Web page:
Latest California Healthline Stories
Newsletter editor Brianna Labuskes wades through hundreds of health care policy stories each week, so you don’t have to.
Doctors should assess older adults for the risk of falling, come up with individualized plans and refer seniors to physical therapists, occupational therapists and evidence-based programs.
Running counter to the efforts of suicide prevention experts and many religious and social norms, some seniors are quietly exploring the option of turning to suicide when they feel they’ve lived long enough.
California lawmakers spent big on Medi-Cal in the 2019-20 state budget, voting to cover more older residents and people with disabilities, restore benefits cut during the recession and open the program to eligible young adults who are in the country illegally.
Regenexx, which runs a string of clinics, says stem cell injections can save employers a lot of money, but critics say there’s no proof.
It’s never easy to tell a patient about a terminal illness, but a longtime doctor whose own diagnosis was botched says physicians must do better.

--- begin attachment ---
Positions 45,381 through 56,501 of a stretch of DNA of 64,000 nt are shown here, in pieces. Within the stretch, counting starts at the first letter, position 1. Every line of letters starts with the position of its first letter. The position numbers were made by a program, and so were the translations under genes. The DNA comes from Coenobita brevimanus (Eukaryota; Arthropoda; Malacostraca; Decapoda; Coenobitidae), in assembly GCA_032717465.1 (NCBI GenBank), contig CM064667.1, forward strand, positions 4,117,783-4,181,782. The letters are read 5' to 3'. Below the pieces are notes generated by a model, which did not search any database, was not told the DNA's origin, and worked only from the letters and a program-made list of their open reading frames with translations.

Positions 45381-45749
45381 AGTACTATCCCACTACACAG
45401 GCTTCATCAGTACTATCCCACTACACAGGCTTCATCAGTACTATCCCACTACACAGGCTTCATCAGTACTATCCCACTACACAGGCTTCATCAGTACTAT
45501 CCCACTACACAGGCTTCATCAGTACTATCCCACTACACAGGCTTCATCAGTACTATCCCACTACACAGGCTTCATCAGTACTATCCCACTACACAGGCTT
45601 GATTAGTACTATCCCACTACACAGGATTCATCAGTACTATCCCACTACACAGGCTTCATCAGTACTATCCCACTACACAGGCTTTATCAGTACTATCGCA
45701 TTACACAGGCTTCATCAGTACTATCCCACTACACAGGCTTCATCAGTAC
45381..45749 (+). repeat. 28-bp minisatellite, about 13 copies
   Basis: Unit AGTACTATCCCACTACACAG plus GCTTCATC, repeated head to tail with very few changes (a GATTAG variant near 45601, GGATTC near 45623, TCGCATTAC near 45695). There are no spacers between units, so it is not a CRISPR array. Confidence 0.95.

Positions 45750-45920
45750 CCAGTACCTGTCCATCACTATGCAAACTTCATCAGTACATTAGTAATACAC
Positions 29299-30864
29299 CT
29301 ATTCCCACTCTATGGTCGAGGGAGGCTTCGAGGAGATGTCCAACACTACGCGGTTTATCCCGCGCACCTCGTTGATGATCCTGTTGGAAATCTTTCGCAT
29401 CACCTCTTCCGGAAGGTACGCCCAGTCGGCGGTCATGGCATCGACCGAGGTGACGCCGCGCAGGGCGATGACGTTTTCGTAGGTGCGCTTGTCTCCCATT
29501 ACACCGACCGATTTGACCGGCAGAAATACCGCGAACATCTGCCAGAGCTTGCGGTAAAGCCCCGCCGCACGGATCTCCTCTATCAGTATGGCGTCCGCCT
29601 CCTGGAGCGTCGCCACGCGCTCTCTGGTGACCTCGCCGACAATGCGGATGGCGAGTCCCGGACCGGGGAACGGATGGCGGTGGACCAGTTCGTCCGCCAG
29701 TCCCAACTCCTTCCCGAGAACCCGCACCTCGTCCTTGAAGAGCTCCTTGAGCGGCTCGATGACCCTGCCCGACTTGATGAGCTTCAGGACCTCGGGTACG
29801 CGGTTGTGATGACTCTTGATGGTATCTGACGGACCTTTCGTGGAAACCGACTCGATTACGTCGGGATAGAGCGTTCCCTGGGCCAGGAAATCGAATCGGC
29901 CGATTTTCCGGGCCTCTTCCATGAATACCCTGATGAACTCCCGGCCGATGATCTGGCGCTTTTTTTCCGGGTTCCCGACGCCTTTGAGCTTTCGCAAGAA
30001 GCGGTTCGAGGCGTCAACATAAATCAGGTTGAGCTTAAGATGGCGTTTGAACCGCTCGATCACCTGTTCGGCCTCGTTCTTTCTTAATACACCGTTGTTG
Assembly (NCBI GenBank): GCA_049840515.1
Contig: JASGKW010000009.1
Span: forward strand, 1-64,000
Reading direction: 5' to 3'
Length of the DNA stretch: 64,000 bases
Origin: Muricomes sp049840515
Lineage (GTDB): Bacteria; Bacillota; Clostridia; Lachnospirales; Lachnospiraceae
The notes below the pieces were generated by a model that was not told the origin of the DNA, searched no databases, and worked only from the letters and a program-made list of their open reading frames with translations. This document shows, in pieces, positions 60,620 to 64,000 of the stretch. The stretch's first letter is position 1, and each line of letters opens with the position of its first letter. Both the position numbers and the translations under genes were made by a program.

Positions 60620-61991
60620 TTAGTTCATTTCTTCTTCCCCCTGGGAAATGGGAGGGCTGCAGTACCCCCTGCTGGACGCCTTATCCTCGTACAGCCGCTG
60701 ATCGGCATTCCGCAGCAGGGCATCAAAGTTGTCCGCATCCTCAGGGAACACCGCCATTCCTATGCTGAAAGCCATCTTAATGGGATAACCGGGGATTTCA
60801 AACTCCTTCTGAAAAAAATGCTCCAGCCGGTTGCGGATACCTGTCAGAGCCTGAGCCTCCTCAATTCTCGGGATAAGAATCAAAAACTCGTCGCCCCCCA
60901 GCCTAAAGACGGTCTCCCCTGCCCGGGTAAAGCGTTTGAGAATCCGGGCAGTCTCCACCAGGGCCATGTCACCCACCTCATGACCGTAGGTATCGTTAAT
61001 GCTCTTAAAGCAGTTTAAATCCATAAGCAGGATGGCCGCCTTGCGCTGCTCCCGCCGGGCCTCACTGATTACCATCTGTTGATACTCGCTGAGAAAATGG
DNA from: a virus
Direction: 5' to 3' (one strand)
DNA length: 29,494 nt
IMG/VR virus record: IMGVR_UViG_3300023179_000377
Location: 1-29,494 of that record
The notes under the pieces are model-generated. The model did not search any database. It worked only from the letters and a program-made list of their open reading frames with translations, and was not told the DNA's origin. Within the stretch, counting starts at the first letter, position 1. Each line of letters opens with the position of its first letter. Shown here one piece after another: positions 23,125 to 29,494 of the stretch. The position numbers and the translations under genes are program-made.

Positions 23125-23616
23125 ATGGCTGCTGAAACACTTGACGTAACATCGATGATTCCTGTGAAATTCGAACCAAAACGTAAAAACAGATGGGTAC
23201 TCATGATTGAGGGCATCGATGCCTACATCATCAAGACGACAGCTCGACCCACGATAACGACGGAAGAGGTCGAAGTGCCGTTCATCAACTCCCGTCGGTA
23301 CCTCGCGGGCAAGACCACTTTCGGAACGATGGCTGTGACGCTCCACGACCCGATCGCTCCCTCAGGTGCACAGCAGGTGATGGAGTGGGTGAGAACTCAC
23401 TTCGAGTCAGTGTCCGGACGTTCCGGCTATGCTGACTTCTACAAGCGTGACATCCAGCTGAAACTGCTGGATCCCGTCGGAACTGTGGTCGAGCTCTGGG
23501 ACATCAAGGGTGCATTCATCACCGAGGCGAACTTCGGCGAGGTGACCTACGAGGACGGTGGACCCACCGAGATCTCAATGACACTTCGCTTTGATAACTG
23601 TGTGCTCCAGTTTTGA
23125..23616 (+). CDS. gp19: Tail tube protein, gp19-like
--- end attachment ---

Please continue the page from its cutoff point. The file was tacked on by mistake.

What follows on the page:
As people advance in age, the expectations for what constitutes good health change. People focus on positive emotions and satisfaction with life, while physical ailments play a less important role.
Some Veterans Affairs hospitals around the country use writers to record patients’ life stories, then place a short biography in each vet’s medical record. The My Life, My Story program gives clinicians another way to get to know their patients.
The problem affects private drug policies and Medicare Advantage plans that provide both medical and drug coverage and substitute for traditional government-run Medicare. It could leave plan members without coverage.
A frank conversation with geriatrician and author Dr. Louise Aronson about medicine’s biased treatment of older adults and what needs to change.